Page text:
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REAL GHOST STORIES (Collected and Edited by William T. Stead) online

REAL GHOST STORIES by William T. Stead

Chapter II. Tragic Happenings Seen in Dreams.

"I inquired if any one had been arrested on suspicion of the crime in question, and a police-constable answered that such was the case, and that, as they had been taken to the town on Sunday, they had been kept in the police-station over night, and after that had been obliged to go on foot to gaol, accompanied by two constables." (The police-constable, T. A. Ljung, states that Dr. Backman described quite accurately the appearance of the house, its furniture, how the rooms were situated, where the suspected man lived, and gave a very correct account of Niklas Jonnasson's personal appearance. The doctor also asked him if he had observed that Jonnasson had a scar on his right hand. He said he had not then observed it, but ascertained later that it really was so, and Jonnasson said that he got it from an abscess).

"The trial was a long one, and showed that Gustafsson had agreed to buy for Jonnasson, but in his own name, the latter's farm, which was sold by auction on account of Jonnasson's debts. This is what is called a thief's bargain. Gustafsson bought the farm, but kept it for himself. The statements of the accused men were very vague; the father had prepared an _alibi_ with much care, but it failed to account for just the length of time that was probably enough to commit the murder in. The son tried to prove an _alibi_ by means of two witnesses, but these confessed that they had given false evidence, which he had bribed them to do when they were in prison with him on account of another matter.

"But though the evidence against the defendants was very strong, it was not considered that there was sufficient legal evidence, and, there being no jury in Sweden, they were left to the verdict of posterity." (pp. 213-216.)

_A Terrible Vision of Torture at Sea._

The following marvellous story of a vision reaches me from Scotland. The Rev. D. McQueen writes me from 165, Dalkeith-road, Edinburgh, December 14th, as follows:--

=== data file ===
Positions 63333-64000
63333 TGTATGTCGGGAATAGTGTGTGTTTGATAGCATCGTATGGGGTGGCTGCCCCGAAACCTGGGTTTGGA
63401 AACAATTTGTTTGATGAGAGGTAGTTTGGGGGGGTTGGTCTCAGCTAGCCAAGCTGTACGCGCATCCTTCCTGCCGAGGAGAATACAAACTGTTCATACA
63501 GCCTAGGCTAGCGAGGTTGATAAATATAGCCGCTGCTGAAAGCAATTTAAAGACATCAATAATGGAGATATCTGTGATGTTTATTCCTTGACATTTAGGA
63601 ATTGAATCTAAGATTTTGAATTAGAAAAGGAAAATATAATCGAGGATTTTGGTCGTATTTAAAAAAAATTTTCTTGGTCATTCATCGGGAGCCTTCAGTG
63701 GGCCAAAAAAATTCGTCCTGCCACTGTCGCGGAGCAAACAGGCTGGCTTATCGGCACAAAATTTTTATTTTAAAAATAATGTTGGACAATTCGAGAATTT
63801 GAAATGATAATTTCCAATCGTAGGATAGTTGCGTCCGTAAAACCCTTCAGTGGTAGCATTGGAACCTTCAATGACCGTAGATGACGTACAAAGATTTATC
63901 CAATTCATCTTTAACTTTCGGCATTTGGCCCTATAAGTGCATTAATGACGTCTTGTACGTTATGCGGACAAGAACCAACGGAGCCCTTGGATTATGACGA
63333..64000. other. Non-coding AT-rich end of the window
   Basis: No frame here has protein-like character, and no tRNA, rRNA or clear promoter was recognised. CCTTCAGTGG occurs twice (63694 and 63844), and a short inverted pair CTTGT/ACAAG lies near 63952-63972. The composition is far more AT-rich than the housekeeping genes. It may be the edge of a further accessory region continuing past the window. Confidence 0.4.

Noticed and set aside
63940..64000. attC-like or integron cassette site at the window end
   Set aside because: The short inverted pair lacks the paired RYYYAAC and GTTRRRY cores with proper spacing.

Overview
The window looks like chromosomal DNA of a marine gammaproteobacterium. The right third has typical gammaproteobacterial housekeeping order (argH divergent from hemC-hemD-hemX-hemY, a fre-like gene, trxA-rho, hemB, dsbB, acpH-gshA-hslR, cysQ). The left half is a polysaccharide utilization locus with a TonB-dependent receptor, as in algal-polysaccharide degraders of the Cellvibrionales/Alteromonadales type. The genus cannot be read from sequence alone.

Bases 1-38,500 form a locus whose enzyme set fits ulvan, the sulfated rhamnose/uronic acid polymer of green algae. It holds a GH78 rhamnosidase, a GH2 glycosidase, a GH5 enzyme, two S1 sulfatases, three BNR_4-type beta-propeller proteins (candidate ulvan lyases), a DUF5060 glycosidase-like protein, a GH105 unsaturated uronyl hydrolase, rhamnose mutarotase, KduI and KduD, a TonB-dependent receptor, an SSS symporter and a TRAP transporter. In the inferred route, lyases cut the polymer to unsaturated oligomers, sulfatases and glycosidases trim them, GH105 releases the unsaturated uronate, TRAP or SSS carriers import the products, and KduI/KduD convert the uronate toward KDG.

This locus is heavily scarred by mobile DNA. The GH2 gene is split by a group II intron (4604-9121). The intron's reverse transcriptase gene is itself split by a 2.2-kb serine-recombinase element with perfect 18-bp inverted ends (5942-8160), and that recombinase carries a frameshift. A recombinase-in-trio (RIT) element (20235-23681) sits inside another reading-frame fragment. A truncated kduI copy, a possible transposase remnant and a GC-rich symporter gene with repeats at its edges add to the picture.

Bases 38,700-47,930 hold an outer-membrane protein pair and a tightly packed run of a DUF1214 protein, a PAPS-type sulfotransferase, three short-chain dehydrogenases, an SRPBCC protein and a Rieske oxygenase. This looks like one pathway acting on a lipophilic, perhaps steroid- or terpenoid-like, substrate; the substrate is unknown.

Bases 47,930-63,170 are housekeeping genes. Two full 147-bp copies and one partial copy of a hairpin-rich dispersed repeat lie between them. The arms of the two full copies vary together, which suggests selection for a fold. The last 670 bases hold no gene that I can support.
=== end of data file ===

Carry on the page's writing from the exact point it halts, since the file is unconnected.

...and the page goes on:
"I have been much interested in your Ghost Stories. I wish to inform you of one I have heard, and which I think eclipses in interest, minuteness of detail, and tragical pathos anything I have ever known, and which, if published and edited by your graphic pen, would cause a sensation in every scientific society in Great Britain.

"It is not in my power to write the whole story, as it is nearly sufficient for a pamphlet by itself, but its accuracy can be vouched for by many of the most respectable and intelligent people in the neighbourhood of Old Cumnock. I heard the story some years ago, and would have written you sooner, only I wished to make inquiries as to the whereabouts of the subject of the remarkable vision.

"About twenty years ago a young man belonging to Ayrshire embarked from an Australian port to re-visit his friends in this country. His mother and father still live. The former saw all that befell her son from the moment he set foot on the deck till he was consigned to the sea. She can describe the port from which he sailed, the crew of the ship, his fellow passengers. It was a weird story, for her son, by name George, was done to death by the brutality of the officers. This was partially corroborated by a passenger named Gilmour, who called on her after his arrival in London. When he entered the house she said, 'Why did you allow them to ill-use my son.' He started, and said, 'Who told you?' She related all that happened during the weeks her son was ill, and when she finished her guest fainted. According to her, her son was ill-used from the time he started till his death. For example, she saw her son struck by a ball of ropes, as she said (a cork fender). He said that was so. She saw him put into a strait jacket and lowered into the hold of the ship, which actually took place. She saw them playing cards on deck and putting the counters into her son's pocket, which were actually found in his clothes when they came back. She can describe the berth her son occupied, the various parts of the ship, with an accuracy that is surprising to one that never has been on board ship. And last of all she tells the manner of his burial, the dress, the service that was read, the body moving, the protest of one passenger that he was not dead. She had a succession of trances by day and night which are unparalleled. She saw some of the painful scenes in church, and has been known to cry out in horror and agony. If you could only get some one to take it down from her own lips--she alone can tell it--you would make a narrative that would thrill the heart of every reader in the kingdom. The woman is reliable. She is the wife of a well-to-do farmer. Her name is Mrs. Arthur, Benston Farm, Old Cumnock.